Please note as well that a single DMCA Takedown notice will not remove every instance of your work from the internet.
Instead, you’ll have to submit a new request for each of the different locations where you find your work being used.
What happens after I file a DMCA Takedown?
After you file your Takedown the website owner, host, or ISP will receive a notice from their website hosting company (or, if you’re filing the Takedown directly, from you).
In most cases the infringing website will immediately remove your work from their site.
However, these websites also have the option of filing a counter-notice.
A counter-notice is a response that explains how the website did not infringe on your copyright, such as if they believe the case falls under Fair Use.
If you receive a counter-notice to your Takedown you should immediately contact an attorney, as your case will likely become complicated very quickly.
Safe Harbor Rules: What You Need to Know
In order to protect the expansion and efficiency of the internet, provisions were made within the DMCA to protect Online Service Providers (OSPs) and other internet intermediaries.
These provisions protect these intermediaries from direct copyright infringement in four different categories through limited liability.
- System caching;
- Information location tools;
- Temporary digital network communication; and
- Storing information, at the user’s direction, on systems or networks.
These safe harbors help to expand the internet and improve the quality of services provided by these OSPs.
If you try to file a Takedown notice against a provider in one of these categories, it is not required for them to follow through, since they are protected from direct liability.
What Do I Do if I Receive a DMCA Takedown Notice?
If you receive a Takedown notice for a website you own or manage you have two options.
First, you could simply remove the content and put the whole situation behind you.
Second, you could contact a lawyer and file a counter-notice in an attempt to keep the content on your website.
Keep in mind, however, that there are consequences to not complying with a DMCA Takedown notice.
For example, failure to take down the content could lead to civil penalties such as a lawsuit in a federal district court as well as potential criminal charges in more serious cases (such as if you’re selling “cracked” software or other similar materials).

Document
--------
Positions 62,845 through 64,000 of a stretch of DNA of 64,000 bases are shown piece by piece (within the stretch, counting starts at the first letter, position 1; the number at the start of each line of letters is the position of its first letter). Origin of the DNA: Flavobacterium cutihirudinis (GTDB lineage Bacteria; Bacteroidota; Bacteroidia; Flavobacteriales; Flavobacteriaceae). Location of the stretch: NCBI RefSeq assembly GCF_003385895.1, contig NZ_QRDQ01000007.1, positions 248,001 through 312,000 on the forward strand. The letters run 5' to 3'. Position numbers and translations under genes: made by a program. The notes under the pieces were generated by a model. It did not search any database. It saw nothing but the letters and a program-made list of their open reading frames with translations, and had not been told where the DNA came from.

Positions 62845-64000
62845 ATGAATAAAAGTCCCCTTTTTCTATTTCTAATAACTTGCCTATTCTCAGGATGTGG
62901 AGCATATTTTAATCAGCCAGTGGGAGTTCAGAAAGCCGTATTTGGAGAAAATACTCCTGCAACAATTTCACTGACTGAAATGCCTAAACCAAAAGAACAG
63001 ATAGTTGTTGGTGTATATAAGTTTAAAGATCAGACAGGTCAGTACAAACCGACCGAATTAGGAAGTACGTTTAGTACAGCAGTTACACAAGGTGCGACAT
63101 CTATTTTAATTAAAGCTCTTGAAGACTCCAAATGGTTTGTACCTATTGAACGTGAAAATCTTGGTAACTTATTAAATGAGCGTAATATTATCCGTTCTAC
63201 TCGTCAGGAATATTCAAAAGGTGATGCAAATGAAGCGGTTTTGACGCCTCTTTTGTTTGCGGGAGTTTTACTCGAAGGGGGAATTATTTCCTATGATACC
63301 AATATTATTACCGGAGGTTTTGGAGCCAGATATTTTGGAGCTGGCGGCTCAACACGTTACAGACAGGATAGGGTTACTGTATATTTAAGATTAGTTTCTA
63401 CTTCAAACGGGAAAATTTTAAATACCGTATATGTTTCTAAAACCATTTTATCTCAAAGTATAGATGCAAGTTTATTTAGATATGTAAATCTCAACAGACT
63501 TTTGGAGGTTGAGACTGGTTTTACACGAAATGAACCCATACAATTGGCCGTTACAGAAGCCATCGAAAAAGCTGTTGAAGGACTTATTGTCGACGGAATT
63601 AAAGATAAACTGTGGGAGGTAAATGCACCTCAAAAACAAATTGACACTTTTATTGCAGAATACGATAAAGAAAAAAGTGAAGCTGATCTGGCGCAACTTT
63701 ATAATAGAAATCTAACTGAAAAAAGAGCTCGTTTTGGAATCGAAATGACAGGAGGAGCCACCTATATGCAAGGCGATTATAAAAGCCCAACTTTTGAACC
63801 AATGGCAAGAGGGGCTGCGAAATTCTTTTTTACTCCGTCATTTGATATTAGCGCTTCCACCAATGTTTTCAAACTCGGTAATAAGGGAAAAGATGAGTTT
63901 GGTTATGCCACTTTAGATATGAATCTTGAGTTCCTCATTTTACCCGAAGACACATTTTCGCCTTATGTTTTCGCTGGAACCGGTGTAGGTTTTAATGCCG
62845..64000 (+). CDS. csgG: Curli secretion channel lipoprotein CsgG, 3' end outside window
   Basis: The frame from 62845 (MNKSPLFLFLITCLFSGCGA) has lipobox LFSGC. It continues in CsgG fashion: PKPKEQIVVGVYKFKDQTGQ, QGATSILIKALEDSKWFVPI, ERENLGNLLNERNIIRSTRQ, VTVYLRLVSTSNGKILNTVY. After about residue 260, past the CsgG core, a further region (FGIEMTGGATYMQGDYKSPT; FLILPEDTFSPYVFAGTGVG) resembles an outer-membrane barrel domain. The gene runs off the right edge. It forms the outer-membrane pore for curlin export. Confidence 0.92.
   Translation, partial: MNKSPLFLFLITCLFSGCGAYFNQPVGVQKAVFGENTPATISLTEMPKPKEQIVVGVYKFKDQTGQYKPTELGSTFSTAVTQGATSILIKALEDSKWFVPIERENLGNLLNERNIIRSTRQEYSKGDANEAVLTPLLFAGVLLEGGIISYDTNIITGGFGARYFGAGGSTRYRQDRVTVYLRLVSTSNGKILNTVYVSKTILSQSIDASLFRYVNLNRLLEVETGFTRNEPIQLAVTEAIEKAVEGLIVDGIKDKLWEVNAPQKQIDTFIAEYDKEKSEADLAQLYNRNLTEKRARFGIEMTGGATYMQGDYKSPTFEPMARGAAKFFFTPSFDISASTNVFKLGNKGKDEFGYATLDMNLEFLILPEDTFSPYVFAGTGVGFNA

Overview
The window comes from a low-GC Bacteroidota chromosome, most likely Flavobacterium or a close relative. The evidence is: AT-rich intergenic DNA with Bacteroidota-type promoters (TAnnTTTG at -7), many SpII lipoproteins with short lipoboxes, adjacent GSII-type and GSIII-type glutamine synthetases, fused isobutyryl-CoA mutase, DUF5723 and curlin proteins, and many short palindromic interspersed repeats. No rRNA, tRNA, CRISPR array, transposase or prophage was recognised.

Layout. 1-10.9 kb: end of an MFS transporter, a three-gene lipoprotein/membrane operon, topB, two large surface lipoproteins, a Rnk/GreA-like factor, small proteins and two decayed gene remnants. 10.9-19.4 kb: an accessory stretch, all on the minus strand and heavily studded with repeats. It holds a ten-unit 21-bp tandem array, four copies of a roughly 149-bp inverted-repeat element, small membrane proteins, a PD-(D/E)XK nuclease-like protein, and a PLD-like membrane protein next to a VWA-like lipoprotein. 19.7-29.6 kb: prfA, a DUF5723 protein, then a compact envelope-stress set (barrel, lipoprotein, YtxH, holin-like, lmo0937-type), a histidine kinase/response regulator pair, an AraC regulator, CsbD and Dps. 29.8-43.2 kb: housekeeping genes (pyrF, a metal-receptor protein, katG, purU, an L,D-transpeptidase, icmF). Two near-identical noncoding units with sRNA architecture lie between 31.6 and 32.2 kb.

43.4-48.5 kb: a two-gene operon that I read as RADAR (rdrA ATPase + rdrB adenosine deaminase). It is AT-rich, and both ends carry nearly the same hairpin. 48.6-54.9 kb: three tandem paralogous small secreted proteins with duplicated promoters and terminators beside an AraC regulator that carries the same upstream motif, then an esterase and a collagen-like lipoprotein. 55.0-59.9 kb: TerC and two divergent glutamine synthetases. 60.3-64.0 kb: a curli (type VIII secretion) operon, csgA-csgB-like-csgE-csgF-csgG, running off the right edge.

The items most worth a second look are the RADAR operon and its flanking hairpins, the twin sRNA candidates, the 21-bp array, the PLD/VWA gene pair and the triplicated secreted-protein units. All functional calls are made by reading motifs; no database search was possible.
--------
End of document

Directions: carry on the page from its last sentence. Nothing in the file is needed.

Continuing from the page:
Also, if you are an ISP that fails to take down the infringing content, then you could become directly liable for any infringing content others may post in the future.
Lastly, keep in mind the general system of copyright infringement through the DMCA. If you file a counter-notice, then the only step the owner has to stop you moving forward would be to file a lawsuit.
What happens if I don’t comply with the notice?
It largely depends on where you posted the content.
For example, if you posted the content on a website that you don’t own or manage the website owner could simply remove it.
This commonly occurs in cases involving Facebook, Youtube, or other large content aggregators.
If you own or manage the infringing website and refuse to comply, your whole website could be taken down by the ISP or hosting company that publishes your website.
Finally, as noted above, the copyright holder could file a civil lawsuit against you if you continue to infringe on their work.
This is especially relevant in cases where you’ve been making money off the infringed work, such as if you’ve been selling prints of artwork you do not own.
You should never file a DMCA Takedown Notice without understanding the legal complications of your actions.
If you find that a website is using your copyrighted work, you should contact an attorney about the best course of action, whether or not you have registered the copyright.
Filing and Receiving a DMCA Takedown Notice are legal matters.
Not complying with a Takedown Notice can have serious complications, from the removal of your whole website to an entire court case.
The DMCA protects your work whether it is registered with the US Copyright Office or not, so you have a right to request that your work be protected, no matter what.
If you are unsure what to do, contact a lawyer and discuss your options.
The US Copyright Office recently filed a report on the efficacy of the DMCA Takedown procedures, and you should know Congress could enact new legislation, so stay tuned and contact a lawyer for any questions.